The LGBT+ charity also highly commended the Assembly's work in promoting, recognising and supporting transgender equality, naming it as one of only 11 exemplar organisations in the UK.
It comes after new research from Stonewall found that half of all trans people (51 per cent) hide their identity at work for fear of discrimination or abuse, while one in eight trans employees (12 per cent) have been physically attacked by a colleague or customer in the past year.
Examples of good practice from the Assembly include updating workplace systems to offer an "Mx" title for those who do not wish to identify as a binary gender, as well as introducing gender-neutral facilities across the entire organisations.
The Assembly has also been praised for its LGBT+ and allies network group OUT-NAW, which offers coaching and mentoring for staff, and for the way it has engaged with local communities, offering official premises to LGBT+ groups free of charge to host their own events.
Elin Jones AM, Llywydd of the National Assembly for Wales, explained that the organisation's success had come from making incremental changes throughout the years.
"We are proud to support our LGBT+ staff network and continue to work to create an inclusive culture – not only for the people who work here, but for the people we represent across all Wales' diverse communities," she said.
"As Wales' parliament, it is right that we should lead by example to demonstrate what can be achieved with the right attitudes, leadership and determination."
The top 100 is compiled from submissions to the Workplace Equality Index, which is a tool provided by Stonewall and used by employers to assess their progress on LGBT+ equality in the workplace.
Each employer is assessed in 10 areas, including career development, line management, community engagement, training, policy, and whether or not there is an employee network group.
International law firm Pinsent Masons was second in the top 100 list, with housing association Gentoo in third.
Cheshire Fire and Rescue Service was fourth, while Lloyds Banking Group placed fifth and law firm Baker McKenzie placed sixth.
The rest of the top 10 was rounded out with Berwin Leighton Paisner in seventh – making it the third law firm in the top 10 – financial services company Citi in eighth, Newcastle City Council in ninth and the charity Victim Support in tenth.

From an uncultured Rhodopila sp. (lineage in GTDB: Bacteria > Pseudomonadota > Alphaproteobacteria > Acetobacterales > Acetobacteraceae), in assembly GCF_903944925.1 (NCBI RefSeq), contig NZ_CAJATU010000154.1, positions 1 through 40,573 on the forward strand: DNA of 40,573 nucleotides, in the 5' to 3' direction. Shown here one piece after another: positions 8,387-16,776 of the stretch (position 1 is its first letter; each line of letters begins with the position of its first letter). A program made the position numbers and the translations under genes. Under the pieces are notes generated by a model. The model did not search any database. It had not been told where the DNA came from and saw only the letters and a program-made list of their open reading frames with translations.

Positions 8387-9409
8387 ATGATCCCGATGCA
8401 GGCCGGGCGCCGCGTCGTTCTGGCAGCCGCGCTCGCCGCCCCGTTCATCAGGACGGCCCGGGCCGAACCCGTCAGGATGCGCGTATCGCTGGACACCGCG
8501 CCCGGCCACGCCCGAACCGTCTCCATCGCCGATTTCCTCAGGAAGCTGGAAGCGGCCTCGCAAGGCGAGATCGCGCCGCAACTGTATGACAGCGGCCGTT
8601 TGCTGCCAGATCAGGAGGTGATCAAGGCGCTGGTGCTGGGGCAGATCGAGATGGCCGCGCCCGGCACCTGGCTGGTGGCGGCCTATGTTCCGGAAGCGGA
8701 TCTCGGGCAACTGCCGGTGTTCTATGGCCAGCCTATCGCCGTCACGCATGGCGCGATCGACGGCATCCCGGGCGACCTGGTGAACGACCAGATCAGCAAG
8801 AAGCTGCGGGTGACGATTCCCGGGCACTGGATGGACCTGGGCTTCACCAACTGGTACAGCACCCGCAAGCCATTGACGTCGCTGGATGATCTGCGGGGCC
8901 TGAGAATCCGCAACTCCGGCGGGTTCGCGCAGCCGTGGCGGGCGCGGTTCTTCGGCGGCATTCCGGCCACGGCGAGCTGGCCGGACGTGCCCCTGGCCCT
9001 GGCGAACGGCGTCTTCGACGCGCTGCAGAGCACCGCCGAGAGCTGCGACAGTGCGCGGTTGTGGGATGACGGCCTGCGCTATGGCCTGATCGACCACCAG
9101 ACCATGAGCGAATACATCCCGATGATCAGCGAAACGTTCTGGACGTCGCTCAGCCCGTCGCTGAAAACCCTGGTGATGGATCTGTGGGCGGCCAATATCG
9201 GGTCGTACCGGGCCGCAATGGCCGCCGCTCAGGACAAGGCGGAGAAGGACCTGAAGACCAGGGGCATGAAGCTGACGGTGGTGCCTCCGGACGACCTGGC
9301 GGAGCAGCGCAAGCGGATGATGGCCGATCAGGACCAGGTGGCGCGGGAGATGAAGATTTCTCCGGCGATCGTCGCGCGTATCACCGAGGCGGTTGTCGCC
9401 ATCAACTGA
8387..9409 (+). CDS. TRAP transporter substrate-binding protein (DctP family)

This is the first year that transgender inclusion has influenced both the Workplace Equality Index and the top 100 list.
Alongside the Assembly, Stonewall also commended Baker McKenzie, Berin Leighton Paisner, Cardiff University, Gentoo, Lloyds Banking Group, Pinsent Masons, Swansea University, the University of Manchester, Victim Support and Your Homes Newcastle for their work on trans inclusion.
Ruth Hunt, chief executive of Stonewall, described the employers on the list as a "welcome beacon of hope that a positive future is possible".
"The National Assembly for Wales is a trailblazer for equality, especially for trans equality, and we'd like other organisations to look at the straightforward, positive actions they have taken and follow the example they have set," she added.
"Creating a workplace environment that accepts everyone isn't just the right thing to do, it makes good business sense.
"When staff feel comfortable, happy and understood, they will perform much better than if they're having to hide who they are, or if they're scared to go to work for fear of abuse.
"All leaders, managers, and all of us as colleagues can stand up for LGBT+ people in the workplace and play a part.
"We can all play a part in changing our workplaces and our communities so that all LGBT+ people are accepted without exception."
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